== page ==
Weaver-Tremblay Award in Canadian Applied Anthropology 2023 - Prof. Colin Scott
Weaver-Tremblay 2023: Anthropological Activism for Territories of Life
11/16/2023 6:30 PM - 8:15 PM, TMCC Hall F
Prof. Colin Scott has received the prestigious Weaver-Tremblay Award in Canadian Applied Anthropology for his “longstanding commitments to the territorial rights, sovereignty, and self-determination of Indigenous peoples in Canada.”
He will receive the award at the AAA/CASCA Annual Meeting in Toronto, where he will also give the Weaver-Tremblay Address.
The foremost crises of our times – of human suffering and environmental decline – propel a diverse reimagining of anthropology, and how our discipline is to engage these crises. Orthodox accumulation of capital and consolidation of power deliver not just mounting levels of material inequality and insecurity for humans, but accelerating species extinctions and climate change that undermine well-being and beauty on Earth. It becomes increasingly difficult to think of human justice separate from environmental justice. If, through some force of inertia, human rights and the rights of nature occupy somewhat distinctive discursive registers, it is increasingly difficult to imagine solving one without solving the other. An anthropology for the human increasingly demands a more than human anthropology, an anthropology of relationalities that embrace whole webs of human and other-than-human life. I want to consider an activist anthropology for these times. It is not news for our discipline that biodiversity loss is tied to declines in cultural diversity – we have long worked among peoples for whom territorial disruption and dislocation have accompanied the loss of institutions, of knowledge and of languages. Our work with Indigenous and other communities offers a particular vantage point on the perils of capitalist modernity, and at the same time, pathways for practical response and remedy, anchored in the outlooks of local interlocutors and collaborators, and their strategies for weathering storms and shaping worlds. The exceptional promise of these strategies is their reference to ontologies that refuse a logic of anthropocentric, competitive, perpetual economic growth, insisting rather on a more fundamental law of reciprocity – law in both scientific and normative senses of the term. This is not some pale cultural relativist accommodation, but recognition rather of a paradigm that understands modernist excesses as dead-end forms of negative reciprocity, while advancing positive reciprocities as the standard of care for places, all beings, and territories of life. My discussion turns, then, to some key elements of a movement around ‘territories of life,’ governed and conserved by Indigenous and other local community stewards, where livelihoods, lifeways and stewardship practices are integral to flourishing biocultural community. This movement is a lens for considering a range of theoretical and practical matters for an engaged anthropology: our role in inter-disciplinary and inter-epistemic knowledge co-creation; the ethics of decolonial research and pedagogy in Indigenous and other community contexts; the political dynamics linking action at scales of community and territory to macro-system transformation; and the diverse alliances that are possible and necessary to generate change.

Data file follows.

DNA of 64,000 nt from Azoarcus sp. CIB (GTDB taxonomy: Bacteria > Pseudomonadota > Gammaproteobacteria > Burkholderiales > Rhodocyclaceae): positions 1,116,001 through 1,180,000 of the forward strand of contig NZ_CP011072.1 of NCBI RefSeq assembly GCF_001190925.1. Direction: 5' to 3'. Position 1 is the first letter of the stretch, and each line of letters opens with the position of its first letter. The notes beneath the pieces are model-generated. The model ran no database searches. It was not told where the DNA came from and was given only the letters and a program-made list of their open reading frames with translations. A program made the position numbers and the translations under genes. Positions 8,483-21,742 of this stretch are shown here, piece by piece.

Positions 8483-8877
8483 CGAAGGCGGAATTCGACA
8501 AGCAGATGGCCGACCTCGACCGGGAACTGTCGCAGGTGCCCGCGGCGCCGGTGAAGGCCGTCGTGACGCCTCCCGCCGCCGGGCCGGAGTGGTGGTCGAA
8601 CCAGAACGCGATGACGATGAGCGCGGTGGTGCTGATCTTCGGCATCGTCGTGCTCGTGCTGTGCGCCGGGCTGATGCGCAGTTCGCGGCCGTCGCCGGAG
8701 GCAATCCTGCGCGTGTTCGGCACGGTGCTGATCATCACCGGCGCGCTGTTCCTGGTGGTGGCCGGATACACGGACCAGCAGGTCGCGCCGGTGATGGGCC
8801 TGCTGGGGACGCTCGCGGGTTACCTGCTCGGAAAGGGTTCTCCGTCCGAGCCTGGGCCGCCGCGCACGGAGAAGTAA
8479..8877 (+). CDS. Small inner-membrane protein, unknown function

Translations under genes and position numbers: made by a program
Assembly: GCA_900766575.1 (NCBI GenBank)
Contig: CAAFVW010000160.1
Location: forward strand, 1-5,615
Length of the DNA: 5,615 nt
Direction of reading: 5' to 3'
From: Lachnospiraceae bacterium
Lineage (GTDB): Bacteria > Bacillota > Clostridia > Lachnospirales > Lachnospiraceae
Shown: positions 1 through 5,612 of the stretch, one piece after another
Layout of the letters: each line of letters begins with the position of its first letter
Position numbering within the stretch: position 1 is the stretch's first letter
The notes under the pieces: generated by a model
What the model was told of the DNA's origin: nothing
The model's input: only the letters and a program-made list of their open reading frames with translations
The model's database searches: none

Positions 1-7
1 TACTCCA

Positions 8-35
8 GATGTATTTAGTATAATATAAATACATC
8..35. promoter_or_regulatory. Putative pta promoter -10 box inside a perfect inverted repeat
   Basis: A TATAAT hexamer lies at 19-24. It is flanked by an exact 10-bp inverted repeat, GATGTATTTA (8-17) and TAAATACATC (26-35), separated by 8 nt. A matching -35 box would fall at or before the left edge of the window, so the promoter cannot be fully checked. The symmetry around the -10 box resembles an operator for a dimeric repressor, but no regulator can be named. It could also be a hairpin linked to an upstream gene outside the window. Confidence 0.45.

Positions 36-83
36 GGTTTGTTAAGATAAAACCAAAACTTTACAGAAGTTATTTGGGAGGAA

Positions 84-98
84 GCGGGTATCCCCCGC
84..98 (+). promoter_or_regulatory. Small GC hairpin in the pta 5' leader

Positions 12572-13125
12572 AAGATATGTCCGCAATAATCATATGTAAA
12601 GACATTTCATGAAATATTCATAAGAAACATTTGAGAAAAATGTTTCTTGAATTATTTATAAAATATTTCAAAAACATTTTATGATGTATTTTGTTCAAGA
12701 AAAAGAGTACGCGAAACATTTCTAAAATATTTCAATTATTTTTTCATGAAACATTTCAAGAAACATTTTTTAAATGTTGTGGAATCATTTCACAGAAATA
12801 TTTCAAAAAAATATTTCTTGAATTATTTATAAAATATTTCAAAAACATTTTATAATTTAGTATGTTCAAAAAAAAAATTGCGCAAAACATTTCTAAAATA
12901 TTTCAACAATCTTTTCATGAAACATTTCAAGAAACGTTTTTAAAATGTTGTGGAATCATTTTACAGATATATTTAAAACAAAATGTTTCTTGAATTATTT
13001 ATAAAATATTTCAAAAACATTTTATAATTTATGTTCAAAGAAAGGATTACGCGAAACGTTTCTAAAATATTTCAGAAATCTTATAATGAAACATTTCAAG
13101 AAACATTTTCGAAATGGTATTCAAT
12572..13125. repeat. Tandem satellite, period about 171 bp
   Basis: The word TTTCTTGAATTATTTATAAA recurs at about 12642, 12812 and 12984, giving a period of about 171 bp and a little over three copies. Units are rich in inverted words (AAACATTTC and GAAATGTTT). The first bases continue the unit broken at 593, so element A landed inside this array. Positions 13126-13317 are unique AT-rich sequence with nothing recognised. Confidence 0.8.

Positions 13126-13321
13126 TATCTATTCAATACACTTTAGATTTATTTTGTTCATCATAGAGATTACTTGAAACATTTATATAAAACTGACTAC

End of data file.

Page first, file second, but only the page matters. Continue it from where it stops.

Colin Scott (McGill University, Department of Anthropology)